Ireland, 1584: 'In the aftermath of a cattle-raid into enemy territory two Gaelic-Irish warriors - a light infantry kern and a mailed galloglass - are despatched to comb the woods for stragglers…' The primary thinking behind Claíomh making this short film was to showcase the potential of museum-quality archaeological reproductions when utilised with modern media - in this case relating to 16th century Gaelic-Ireland when native Irish traditions were at their zenith. Set against an environment of what was the most commonly pursued 'sport' at the time i.e. cattle-raiding, and while promoting awareness of an archaeologically accurate portrayal of the visual appearance of Late Medieval Gaelic warriors - the production also lightly touches upon the complicated political situation in Ireland at the time. As a zero-budget pilot `The Last Grasp' was shot within a couple of hours on entirely a voluntary basis with the aim to make vividly assessable this fascinating and rich depository of Irish heritage to a wider audience beyond the conventional confines of academia. Claíomh regards film as a forum into which latest archaeological and historical research can be utilised to harness a realistic graphic to provide a window into Ireland's history and in so doing to create an artistic whole. As short films, 'The Last Grasp' as well as our 1640's themed 'The Flag', represent proto-steps in what is hoped will be a long journey of discovery in the medium. Reconstructed artefacts featured in this film include swords from Co Offaly (Ballylin) and Co Galway (one each from the River Corrib – near Galway City - and the River Suck – near Ballinasloe), and a `sparth' axe from Co Tyrone (River Blackwater, Clonteevy). The sets of clothing worn by the characters are copied from contemporary illustrations such as the anonymous `Drawn on the quick' (c.1544) kept in the Ashmoleum Museum in Oxford and Albrecht Dürer's `Thus go the soldiers of Ireland, beyond England…' (1521) at the Kupferstichkabinett, Staatliche Museen in Berlin. The film was shot in Ireland in Autumn 2010 by members of Claíomh with the invaluable assistance of Josh Plunkett, Alan Mac Úa hAlpine, and Rob Hunt. The primeval soundtrack was specially composed and performed by Brian Conniffe. It's first appearance was at the Experimental Cinema of the Hunter Moon Fest in Carrick-on-Shannon in October 2011. Keep the HQ lights on! Sláinte/DS
Length: ‎5:06



A quick note to let you know that we have been able to employ someone to update the Young Irelanders website
and insert the photos of Young Irelander sites around Tasmania.
The photos, taken in the mid-1990s, were kindly provided by Peter O'Shaughnessy.
(The new photos are in the Locations and map section of the website.)

The website is at
(and the wiki is at )

Beverly Goldfarb
Manager, Faculty of Arts Flexible Education Office
Faculty of Arts
Locked bag 1-340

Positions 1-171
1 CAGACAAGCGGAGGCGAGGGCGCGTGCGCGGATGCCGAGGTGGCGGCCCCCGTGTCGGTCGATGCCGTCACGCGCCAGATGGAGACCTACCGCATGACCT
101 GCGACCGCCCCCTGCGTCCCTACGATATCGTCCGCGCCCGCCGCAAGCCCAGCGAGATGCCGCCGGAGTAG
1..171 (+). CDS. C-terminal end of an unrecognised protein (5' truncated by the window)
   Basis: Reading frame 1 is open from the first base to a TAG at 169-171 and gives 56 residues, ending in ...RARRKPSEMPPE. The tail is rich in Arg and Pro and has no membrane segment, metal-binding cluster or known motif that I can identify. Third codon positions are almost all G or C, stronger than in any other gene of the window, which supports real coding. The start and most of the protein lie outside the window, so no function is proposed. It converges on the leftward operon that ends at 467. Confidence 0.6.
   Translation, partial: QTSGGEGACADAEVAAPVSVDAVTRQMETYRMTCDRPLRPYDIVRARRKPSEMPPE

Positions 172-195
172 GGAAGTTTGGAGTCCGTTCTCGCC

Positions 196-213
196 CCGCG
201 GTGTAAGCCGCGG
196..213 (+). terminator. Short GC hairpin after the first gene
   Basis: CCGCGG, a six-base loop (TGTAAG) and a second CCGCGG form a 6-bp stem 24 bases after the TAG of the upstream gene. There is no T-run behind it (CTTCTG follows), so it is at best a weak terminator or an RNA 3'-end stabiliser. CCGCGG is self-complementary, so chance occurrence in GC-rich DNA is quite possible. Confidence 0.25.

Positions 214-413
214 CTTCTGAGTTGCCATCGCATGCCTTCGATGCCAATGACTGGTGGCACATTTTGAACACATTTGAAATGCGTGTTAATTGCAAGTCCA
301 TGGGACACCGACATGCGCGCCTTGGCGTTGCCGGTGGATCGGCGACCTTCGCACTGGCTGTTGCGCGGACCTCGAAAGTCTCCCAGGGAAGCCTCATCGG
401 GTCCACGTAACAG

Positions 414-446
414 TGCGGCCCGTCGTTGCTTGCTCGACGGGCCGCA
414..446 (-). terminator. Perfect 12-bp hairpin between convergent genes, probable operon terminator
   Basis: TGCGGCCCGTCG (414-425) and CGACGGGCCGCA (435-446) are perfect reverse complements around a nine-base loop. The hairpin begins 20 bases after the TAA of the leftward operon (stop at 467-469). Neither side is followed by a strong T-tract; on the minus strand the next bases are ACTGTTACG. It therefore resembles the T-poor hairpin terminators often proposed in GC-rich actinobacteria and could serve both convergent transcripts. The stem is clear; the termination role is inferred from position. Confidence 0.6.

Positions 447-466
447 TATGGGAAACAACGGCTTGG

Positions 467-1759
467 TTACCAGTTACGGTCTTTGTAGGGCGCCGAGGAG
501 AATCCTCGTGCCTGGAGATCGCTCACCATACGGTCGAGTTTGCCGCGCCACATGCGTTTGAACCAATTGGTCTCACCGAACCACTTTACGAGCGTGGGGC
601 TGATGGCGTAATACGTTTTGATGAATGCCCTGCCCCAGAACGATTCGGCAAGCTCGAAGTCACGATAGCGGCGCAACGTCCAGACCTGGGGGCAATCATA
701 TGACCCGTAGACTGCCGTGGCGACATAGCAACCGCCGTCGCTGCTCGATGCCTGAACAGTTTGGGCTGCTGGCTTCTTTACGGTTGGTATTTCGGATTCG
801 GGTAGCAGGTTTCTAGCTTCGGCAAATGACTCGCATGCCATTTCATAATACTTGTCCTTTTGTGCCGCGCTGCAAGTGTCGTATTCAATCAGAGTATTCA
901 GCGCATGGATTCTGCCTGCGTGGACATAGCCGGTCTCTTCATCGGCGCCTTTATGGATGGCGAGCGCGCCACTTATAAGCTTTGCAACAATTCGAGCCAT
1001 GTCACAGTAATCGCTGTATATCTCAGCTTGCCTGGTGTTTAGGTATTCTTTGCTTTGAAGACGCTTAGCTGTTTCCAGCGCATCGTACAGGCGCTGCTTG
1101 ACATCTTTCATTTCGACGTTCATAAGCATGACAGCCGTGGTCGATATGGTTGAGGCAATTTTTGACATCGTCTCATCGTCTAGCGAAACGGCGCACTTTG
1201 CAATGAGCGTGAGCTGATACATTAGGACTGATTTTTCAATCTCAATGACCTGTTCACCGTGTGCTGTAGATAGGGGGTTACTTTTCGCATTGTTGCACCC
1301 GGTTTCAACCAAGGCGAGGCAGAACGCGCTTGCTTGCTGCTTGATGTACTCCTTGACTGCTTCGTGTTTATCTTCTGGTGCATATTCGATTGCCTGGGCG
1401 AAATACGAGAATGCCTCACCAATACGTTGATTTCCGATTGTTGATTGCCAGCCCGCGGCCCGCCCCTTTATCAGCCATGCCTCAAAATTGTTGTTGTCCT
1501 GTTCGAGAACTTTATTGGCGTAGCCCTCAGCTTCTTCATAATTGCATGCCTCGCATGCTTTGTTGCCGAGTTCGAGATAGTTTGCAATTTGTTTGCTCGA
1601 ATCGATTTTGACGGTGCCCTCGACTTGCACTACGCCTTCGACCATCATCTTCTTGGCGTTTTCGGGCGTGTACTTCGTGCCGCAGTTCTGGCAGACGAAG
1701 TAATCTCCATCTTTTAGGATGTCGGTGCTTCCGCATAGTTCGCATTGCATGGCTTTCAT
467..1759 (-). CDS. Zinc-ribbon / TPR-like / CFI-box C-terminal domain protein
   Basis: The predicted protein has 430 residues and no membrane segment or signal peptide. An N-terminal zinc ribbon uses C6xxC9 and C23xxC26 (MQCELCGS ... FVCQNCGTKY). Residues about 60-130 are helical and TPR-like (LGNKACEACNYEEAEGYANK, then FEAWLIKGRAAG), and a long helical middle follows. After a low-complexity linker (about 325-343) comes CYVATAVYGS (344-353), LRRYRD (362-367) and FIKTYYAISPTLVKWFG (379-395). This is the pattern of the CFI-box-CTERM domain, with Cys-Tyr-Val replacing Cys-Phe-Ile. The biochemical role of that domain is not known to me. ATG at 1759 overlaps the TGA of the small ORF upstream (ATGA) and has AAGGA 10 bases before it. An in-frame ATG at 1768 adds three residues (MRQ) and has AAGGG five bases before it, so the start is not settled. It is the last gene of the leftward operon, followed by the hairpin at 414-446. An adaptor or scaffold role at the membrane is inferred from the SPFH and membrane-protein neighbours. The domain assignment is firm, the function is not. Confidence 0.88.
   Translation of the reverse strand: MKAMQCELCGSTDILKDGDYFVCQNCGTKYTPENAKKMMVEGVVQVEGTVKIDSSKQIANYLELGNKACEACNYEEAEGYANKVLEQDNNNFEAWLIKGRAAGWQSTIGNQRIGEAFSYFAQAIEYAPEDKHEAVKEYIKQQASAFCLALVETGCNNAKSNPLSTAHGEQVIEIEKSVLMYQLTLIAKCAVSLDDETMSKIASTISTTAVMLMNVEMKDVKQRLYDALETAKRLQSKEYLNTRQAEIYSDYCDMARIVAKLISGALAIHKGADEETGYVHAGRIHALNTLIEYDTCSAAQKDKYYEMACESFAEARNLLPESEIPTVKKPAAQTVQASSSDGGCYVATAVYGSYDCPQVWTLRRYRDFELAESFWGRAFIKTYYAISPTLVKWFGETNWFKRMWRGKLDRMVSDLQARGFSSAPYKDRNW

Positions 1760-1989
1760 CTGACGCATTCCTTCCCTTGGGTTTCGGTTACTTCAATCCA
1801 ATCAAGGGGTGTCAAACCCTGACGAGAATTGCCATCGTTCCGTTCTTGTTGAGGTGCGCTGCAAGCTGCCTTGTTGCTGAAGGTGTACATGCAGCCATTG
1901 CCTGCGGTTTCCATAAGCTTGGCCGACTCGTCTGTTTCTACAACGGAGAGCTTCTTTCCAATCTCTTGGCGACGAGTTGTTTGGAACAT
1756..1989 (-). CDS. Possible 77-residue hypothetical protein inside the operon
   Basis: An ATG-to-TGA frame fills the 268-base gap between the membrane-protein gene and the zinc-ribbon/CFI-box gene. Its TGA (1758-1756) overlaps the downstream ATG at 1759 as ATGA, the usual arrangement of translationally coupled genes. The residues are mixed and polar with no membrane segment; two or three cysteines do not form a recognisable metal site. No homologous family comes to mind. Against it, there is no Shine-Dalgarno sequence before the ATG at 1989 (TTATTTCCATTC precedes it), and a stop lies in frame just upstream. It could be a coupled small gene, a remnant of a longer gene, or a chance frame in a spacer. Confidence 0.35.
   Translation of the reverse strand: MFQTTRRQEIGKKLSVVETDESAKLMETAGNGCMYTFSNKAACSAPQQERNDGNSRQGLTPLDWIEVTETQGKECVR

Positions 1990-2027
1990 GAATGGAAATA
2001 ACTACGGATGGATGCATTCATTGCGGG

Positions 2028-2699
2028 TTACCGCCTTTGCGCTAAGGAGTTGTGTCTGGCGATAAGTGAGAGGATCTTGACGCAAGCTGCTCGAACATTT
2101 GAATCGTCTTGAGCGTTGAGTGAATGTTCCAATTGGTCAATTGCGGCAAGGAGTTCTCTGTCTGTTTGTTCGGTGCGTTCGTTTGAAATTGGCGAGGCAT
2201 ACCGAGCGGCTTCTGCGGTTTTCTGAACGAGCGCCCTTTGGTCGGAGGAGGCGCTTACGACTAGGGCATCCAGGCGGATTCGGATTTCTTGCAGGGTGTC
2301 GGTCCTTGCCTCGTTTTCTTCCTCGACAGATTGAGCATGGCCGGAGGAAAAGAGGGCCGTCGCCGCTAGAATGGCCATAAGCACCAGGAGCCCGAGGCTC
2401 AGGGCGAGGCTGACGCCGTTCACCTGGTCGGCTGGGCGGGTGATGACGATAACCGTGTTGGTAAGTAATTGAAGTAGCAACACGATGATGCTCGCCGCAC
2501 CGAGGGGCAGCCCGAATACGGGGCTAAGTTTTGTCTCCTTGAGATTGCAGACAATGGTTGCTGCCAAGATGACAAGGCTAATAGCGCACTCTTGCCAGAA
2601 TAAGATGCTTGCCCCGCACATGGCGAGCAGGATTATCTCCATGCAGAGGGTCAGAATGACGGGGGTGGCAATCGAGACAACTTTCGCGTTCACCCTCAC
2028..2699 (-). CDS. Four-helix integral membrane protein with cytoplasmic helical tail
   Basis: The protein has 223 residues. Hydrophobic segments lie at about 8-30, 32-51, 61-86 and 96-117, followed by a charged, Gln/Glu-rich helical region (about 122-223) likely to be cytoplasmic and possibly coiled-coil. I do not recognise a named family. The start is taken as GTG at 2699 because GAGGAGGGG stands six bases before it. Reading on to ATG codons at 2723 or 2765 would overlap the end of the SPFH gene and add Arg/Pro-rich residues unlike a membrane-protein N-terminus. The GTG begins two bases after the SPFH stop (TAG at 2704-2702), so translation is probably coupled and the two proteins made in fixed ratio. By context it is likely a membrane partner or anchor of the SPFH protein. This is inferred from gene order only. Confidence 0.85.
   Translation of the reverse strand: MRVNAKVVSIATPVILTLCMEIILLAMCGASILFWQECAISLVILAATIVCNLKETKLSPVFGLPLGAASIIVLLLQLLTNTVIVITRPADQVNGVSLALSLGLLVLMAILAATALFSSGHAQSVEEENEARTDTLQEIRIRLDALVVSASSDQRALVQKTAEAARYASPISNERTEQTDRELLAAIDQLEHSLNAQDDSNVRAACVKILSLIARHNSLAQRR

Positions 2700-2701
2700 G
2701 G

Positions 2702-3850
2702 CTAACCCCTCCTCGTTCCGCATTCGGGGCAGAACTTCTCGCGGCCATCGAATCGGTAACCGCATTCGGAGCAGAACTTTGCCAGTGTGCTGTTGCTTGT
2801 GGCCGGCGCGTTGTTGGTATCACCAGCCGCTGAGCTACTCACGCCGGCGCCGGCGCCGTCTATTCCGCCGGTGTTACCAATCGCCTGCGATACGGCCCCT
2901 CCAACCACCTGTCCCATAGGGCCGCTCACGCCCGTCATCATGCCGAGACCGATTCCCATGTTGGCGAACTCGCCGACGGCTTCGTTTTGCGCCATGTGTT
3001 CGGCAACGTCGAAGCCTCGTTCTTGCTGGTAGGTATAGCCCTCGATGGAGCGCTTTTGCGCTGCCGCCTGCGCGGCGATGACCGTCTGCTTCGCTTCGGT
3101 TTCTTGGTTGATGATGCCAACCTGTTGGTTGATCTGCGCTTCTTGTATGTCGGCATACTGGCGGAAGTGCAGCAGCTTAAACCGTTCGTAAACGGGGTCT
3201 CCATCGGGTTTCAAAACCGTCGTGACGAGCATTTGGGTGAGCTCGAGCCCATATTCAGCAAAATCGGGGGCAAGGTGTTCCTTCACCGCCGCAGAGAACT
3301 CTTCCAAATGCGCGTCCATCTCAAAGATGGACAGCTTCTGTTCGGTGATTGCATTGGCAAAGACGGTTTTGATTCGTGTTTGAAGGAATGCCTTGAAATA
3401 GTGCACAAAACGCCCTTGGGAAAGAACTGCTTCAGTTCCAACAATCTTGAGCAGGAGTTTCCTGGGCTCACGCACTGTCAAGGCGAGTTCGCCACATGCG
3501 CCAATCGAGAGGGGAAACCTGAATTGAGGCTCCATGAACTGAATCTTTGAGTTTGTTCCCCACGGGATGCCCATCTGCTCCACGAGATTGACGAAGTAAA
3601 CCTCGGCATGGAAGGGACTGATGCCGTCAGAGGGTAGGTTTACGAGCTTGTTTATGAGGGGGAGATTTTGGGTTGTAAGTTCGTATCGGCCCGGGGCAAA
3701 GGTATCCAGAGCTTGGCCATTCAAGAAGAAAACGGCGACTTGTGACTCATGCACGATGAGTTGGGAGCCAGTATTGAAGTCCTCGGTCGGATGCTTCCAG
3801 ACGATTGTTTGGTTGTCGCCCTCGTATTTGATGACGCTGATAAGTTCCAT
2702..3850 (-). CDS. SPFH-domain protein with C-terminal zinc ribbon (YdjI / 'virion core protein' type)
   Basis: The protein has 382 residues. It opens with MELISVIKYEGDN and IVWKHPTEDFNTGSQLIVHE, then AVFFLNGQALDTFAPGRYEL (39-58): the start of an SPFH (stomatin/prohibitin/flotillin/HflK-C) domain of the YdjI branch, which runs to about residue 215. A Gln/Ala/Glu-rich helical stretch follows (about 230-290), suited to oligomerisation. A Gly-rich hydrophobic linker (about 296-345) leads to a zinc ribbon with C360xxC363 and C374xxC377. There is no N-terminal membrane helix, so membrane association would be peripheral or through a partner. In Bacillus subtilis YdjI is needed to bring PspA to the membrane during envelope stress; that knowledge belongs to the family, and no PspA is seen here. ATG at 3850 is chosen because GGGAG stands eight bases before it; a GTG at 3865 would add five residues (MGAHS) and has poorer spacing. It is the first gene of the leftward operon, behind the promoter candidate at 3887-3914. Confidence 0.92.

University of Tasmania
Launceston TAS 7250

Ph: (03) 6324 3646
Fax: (03) 6324 3652


CLARE ROOTS SOCIETY Drumcliff Stage 2 (Calvary Section)

Clare Roots Society under the direction of John Bradley are about to commence stage 2 (Calvary) of recording the gravestones.
This will entail:
Receiving a map of your section.
Photographing Gravestones:
Transcribing inscriptions to a word document.
Returning to manually recording unreadable headstones.
We need approximately 11 individual (or couples) willing to take on a section of 50 graves approximately. A brief session will take place for all participants prior to commencing. We would hope to have it completed by the end of January. You would carry out the recording at a suitable time to yourself.
Unfortunately Clare County Council have mislaid 10 years of records within this section of the Cemetery so our work will be of immense value to future generations. 
You can view our previous work with regard to Drumcliff at:
Thanking all in advance:
Clara Hoyne.

 N.B. Don't forget the fantastic book on Drumcliff Cemetery is available through the Clare Roots Society as per 

 You can read all about it on the above link. It is far more than a list of names...


Your thoughts? Please feel free to comment below...

The Irish Genealogical Research Society (IGRS)
Press Release
18 November 2011
Archive and library reform moves worry genealogists
The Irish Genealogical Research Society (IGRS) is concerned that a
so-called merger of the National Archives "into" the National Library
could diminish these vital heritage services.
Steven Smyrl, IGRS chairman, says that while the IGRS recognises the
need for savings across the board in Irish public services, it is
concerned that with two bodies under one director, competition for
resources could be fierce.
"The proposed area of control is simply too vast, whether or not, as the
Government proposes, both institutions are to retain their separate